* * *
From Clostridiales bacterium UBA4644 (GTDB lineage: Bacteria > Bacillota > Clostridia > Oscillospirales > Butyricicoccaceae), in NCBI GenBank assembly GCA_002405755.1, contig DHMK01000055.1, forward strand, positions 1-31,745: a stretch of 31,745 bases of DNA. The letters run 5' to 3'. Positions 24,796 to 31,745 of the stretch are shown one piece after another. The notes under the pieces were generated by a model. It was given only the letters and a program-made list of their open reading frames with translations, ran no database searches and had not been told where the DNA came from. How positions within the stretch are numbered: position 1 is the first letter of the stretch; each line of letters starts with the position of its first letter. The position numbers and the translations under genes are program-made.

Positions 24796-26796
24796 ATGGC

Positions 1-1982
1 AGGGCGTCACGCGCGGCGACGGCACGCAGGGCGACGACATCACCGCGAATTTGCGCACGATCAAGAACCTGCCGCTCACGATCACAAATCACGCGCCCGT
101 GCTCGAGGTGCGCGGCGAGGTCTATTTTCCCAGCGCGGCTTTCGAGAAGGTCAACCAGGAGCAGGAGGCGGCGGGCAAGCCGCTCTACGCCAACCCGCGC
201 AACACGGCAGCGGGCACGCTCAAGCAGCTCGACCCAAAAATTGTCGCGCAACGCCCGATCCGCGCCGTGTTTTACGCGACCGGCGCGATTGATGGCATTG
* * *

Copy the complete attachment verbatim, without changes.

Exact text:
From Clostridiales bacterium UBA4644 (GTDB lineage: Bacteria > Bacillota > Clostridia > Oscillospirales > Butyricicoccaceae), in NCBI GenBank assembly GCA_002405755.1, contig DHMK01000055.1, forward strand, positions 1-31,745: a stretch of 31,745 bases of DNA. The letters run 5' to 3'. Positions 24,796 to 31,745 of the stretch are shown one piece after another. The notes under the pieces were generated by a model. It was given only the letters and a program-made list of their open reading frames with translations, ran no database searches and had not been told where the DNA came from. How positions within the stretch are numbered: position 1 is the first letter of the stretch; each line of letters starts with the position of its first letter. The position numbers and the translations under genes are program-made.

Positions 24796-26796
24796 ATGGC

Positions 1-1982
1 AGGGCGTCACGCGCGGCGACGGCACGCAGGGCGACGACATCACCGCGAATTTGCGCACGATCAAGAACCTGCCGCTCACGATCACAAATCACGCGCCCGT
101 GCTCGAGGTGCGCGGCGAGGTCTATTTTCCCAGCGCGGCTTTCGAGAAGGTCAACCAGGAGCAGGAGGCGGCGGGCAAGCCGCTCTACGCCAACCCGCGC
201 AACACGGCAGCGGGCACGCTCAAGCAGCTCGACCCAAAAATTGTCGCGCAACGCCCGATCCGCGCCGTGTTTTACGCGACCGGCGCGATTGATGGCATTG